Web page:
#### Problems A.1. through A.11.

The problems listed for students on grade level increase in difficulty as they progress. It should be noted that the teacher should focus on each type of problem and may use the given problems. It is a strong possibility that a student may require more practice, so the teacher should then create his/her own parallel set of problems for each type before in fact moving on to the next set. This will allow students to practice each type until they are able to master the skills.

A.1. & A.2. skills: Addition and subtraction

The rationale behind this first set of problems is that they are formulated from basic addition and subtraction facts. The equations require regrouping of two-digit numbers, a skill in which third grade students learn the first few months of the year. Students appear to be more comfortable with addition, so A.1. is an addition problem. It is important for students to feel a level of success when then are learning new concepts and performing tasks. That confidence will then aid them in more complex problems, which they can then tackle without a high level of frustration. A.2. requires the inverse operation of A.1. to solve and when students become aware of the connection, the method to solve the second problem will become clear to them. The problems in Appendix A are one-step problems that require only one equation to arrive at the solution and belong to the same “addition-subtraction family.”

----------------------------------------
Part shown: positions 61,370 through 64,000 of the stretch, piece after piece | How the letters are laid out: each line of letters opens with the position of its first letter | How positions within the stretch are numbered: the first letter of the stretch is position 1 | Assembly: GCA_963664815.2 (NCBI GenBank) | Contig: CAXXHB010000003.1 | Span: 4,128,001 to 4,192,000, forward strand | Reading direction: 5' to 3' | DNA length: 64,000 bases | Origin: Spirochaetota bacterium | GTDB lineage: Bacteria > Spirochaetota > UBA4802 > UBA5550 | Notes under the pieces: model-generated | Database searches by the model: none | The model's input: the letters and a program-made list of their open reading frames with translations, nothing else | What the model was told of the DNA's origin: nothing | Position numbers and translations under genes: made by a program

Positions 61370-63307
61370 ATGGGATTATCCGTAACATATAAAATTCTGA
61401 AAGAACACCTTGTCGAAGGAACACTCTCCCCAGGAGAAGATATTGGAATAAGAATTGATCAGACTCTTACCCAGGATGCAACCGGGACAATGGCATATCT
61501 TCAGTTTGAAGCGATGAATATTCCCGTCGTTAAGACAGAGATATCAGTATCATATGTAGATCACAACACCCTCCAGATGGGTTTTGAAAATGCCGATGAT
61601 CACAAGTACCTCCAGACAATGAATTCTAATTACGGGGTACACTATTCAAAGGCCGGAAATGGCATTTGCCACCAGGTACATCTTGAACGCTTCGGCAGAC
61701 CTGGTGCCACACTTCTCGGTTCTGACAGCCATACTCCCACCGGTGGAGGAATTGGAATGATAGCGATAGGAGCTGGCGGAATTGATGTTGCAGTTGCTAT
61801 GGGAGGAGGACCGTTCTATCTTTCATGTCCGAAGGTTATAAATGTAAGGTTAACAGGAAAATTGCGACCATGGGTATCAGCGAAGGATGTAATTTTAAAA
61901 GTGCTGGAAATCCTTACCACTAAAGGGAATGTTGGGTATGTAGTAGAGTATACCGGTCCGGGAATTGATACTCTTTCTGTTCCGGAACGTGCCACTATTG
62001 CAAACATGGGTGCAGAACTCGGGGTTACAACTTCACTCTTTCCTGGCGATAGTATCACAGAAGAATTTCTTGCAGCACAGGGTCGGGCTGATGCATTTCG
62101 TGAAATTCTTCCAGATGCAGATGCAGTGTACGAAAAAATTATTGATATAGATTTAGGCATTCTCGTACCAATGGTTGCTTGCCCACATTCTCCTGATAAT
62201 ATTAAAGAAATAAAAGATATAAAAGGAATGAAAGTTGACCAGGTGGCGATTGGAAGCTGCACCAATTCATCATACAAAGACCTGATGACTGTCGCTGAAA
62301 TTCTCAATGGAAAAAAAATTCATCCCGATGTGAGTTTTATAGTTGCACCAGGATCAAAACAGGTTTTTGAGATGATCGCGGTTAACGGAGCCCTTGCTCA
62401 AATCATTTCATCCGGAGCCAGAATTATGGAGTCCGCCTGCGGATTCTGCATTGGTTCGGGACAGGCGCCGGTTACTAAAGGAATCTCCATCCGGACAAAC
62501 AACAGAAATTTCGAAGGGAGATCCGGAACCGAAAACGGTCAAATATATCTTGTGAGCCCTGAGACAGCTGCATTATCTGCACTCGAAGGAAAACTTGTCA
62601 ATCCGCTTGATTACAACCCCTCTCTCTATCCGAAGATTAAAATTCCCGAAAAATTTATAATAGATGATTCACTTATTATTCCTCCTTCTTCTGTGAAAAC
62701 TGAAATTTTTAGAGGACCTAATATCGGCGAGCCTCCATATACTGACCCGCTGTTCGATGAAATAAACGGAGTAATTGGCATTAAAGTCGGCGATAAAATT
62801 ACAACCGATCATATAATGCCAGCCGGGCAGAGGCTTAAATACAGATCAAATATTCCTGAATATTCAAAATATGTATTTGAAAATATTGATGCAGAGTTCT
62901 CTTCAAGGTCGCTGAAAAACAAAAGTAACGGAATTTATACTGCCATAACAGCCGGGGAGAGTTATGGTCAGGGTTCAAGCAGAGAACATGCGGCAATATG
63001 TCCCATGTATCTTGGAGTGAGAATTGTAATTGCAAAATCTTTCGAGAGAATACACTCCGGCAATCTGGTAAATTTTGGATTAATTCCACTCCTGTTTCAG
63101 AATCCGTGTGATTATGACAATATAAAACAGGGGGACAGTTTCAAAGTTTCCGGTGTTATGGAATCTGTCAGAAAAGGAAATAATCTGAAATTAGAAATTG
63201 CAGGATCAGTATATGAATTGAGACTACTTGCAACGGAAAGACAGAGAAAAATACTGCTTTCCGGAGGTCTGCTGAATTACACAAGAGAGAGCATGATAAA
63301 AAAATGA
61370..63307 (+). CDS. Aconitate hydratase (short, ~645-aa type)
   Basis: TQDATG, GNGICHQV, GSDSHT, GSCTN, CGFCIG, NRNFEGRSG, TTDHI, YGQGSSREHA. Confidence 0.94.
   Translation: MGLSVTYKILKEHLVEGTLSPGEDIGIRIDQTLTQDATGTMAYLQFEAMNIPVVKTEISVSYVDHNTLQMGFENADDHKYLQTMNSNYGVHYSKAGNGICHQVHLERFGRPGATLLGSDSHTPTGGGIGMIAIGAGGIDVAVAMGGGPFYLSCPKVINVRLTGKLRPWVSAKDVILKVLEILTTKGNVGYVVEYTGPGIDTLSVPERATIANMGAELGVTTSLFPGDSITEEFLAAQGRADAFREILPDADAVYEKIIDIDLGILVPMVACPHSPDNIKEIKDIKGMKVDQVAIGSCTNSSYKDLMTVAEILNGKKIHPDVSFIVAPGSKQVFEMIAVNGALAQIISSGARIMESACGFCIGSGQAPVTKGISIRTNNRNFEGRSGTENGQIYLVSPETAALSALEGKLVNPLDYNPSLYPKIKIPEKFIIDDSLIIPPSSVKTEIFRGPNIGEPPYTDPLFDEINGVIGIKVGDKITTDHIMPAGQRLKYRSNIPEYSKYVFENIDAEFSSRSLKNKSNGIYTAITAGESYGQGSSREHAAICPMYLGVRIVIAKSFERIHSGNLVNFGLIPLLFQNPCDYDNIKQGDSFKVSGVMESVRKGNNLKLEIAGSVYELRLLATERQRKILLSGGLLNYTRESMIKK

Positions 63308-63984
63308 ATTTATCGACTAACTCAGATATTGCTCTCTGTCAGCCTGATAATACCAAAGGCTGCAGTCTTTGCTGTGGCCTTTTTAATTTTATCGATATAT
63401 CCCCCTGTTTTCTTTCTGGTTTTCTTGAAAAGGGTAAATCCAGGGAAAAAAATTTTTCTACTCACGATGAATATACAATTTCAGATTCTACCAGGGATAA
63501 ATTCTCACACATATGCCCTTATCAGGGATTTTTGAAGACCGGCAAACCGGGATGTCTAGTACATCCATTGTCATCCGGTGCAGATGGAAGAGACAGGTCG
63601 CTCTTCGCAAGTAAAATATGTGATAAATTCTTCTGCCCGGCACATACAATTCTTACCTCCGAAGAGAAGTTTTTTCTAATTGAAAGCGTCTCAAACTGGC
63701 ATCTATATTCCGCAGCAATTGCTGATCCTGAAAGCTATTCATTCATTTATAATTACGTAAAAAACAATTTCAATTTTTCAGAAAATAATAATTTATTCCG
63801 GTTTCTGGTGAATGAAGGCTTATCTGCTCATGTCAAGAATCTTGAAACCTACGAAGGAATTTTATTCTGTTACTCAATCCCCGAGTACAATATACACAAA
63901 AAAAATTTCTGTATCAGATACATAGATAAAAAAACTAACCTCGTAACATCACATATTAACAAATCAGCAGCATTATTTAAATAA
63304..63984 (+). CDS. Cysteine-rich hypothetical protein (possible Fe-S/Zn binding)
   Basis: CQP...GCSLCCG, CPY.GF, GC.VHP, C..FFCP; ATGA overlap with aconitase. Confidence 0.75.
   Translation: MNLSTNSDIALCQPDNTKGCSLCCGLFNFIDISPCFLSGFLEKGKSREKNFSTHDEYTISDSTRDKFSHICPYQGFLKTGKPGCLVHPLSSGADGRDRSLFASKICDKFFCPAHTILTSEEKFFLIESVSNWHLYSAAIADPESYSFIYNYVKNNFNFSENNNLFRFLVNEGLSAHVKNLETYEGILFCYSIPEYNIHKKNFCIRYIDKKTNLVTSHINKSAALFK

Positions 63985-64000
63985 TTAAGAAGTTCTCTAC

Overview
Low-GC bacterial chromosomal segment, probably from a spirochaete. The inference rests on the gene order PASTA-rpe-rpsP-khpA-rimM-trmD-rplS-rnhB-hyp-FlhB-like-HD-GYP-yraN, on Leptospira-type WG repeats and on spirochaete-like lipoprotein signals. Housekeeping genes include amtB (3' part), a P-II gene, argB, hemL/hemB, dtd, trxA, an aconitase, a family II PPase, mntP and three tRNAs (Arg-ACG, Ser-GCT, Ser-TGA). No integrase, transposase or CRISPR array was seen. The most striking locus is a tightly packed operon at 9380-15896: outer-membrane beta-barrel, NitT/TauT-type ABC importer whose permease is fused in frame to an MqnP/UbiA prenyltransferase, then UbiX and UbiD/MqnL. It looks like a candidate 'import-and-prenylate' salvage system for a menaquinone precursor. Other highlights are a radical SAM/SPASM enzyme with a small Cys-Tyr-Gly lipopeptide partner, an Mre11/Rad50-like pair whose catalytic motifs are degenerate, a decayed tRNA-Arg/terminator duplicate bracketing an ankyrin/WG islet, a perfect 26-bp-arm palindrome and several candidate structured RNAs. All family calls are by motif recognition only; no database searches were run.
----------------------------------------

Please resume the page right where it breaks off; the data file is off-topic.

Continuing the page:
A.3. & A.4. skills: Multiplication and division